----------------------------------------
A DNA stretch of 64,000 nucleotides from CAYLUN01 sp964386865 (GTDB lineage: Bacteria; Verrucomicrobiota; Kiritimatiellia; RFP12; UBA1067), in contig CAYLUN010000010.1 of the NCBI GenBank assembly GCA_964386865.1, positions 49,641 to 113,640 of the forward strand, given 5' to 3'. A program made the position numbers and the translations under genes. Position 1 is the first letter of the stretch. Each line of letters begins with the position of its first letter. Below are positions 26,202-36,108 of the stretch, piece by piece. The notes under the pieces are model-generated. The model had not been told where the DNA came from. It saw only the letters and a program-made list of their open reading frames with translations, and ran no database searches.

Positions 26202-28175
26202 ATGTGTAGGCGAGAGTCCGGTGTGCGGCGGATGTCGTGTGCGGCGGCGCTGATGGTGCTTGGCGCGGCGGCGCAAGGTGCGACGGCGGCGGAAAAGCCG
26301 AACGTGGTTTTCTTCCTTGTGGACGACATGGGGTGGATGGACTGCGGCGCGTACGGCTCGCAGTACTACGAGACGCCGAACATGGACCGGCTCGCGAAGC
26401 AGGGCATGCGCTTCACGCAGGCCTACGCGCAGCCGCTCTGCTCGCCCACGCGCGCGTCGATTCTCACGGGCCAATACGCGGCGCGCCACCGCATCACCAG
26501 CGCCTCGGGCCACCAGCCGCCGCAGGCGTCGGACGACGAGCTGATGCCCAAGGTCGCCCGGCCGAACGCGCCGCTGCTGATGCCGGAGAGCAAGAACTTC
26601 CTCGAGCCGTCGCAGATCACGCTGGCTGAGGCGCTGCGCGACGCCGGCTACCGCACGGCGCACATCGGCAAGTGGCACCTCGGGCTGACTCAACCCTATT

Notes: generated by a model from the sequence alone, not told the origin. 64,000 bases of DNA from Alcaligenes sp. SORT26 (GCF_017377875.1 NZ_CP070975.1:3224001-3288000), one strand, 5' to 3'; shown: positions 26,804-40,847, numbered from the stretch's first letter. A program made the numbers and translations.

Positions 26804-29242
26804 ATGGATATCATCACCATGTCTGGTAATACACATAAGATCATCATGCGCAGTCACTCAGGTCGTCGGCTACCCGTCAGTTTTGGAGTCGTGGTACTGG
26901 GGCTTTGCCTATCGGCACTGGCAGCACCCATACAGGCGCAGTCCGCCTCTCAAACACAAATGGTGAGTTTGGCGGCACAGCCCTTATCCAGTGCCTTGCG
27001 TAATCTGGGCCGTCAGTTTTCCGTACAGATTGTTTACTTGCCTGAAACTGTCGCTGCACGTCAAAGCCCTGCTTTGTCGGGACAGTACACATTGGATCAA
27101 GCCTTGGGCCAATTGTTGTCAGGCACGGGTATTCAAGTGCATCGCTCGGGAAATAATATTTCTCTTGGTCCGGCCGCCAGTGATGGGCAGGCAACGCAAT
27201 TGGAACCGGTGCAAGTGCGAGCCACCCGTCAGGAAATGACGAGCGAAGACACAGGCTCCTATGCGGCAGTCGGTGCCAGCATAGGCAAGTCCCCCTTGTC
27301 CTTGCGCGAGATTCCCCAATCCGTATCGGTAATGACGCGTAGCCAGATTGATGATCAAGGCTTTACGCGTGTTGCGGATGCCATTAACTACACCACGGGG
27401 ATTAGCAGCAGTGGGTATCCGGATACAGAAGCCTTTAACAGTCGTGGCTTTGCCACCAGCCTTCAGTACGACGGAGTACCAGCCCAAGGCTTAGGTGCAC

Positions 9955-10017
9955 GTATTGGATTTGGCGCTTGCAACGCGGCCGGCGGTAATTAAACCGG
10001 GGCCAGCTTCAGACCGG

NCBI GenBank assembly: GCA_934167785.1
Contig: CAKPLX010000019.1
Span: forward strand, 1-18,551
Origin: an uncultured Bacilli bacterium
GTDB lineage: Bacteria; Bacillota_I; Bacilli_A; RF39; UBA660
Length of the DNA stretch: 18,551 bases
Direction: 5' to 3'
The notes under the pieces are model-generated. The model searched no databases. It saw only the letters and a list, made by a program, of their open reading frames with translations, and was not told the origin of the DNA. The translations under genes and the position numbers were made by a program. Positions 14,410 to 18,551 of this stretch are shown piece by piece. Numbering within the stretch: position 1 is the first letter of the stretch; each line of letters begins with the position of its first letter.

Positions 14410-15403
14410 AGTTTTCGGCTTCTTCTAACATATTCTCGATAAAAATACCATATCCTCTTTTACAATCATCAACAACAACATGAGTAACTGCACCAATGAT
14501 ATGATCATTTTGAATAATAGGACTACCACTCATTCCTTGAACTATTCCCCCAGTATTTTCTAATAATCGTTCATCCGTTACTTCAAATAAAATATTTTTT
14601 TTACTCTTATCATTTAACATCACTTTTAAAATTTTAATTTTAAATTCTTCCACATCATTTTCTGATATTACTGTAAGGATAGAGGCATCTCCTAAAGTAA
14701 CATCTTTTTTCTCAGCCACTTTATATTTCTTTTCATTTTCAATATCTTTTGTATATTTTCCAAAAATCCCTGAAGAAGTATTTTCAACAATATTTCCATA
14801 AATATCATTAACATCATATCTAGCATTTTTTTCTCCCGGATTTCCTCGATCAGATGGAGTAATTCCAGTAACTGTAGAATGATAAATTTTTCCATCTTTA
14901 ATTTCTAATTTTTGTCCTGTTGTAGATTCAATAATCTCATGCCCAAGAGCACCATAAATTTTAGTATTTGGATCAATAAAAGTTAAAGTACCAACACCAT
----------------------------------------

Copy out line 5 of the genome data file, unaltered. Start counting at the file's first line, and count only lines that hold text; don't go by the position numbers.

26401 AGGGCATGCGCTTCACGCAGGCCTACGCGCAGCCGCTCTGCTCGCCCACGCGCGCGTCGATTCTCACGGGCCAATACGCGGCGCGCCACCGCATCACCAG